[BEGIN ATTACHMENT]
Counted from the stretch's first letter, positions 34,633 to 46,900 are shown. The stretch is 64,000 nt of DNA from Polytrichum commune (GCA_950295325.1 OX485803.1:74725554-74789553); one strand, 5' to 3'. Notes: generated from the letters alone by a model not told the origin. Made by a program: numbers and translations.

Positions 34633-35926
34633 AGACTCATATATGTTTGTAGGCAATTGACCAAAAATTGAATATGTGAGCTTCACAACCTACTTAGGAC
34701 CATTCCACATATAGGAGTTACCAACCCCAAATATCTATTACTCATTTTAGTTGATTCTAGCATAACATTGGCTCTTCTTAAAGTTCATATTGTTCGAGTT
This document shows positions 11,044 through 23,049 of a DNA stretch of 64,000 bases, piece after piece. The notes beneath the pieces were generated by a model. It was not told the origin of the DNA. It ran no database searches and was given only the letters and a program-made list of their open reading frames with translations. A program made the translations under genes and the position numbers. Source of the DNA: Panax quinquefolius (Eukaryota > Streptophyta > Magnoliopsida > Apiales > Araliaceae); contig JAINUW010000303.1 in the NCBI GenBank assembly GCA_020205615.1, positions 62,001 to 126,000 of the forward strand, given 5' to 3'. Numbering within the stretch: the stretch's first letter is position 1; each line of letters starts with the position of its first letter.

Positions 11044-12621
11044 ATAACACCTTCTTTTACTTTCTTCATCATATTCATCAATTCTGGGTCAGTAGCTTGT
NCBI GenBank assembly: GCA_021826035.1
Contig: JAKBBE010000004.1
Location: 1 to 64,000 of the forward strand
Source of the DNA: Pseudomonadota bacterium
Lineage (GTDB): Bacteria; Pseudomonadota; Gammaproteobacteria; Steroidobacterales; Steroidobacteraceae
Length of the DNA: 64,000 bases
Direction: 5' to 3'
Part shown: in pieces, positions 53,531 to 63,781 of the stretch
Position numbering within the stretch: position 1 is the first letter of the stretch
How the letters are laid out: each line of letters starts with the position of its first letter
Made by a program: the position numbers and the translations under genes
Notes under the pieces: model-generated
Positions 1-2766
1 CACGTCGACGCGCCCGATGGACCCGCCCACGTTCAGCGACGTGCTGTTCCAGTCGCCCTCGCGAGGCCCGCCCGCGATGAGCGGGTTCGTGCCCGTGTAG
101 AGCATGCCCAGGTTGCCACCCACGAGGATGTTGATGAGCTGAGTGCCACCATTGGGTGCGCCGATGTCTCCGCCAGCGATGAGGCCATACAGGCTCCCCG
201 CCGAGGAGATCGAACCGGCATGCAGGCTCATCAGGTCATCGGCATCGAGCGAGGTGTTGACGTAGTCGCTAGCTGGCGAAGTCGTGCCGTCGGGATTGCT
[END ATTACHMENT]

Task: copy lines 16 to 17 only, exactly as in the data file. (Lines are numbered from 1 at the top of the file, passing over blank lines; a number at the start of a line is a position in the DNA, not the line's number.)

Position numbering within the stretch: position 1 is the first letter of the stretch
How the letters are laid out: each line of letters starts with the position of its first letter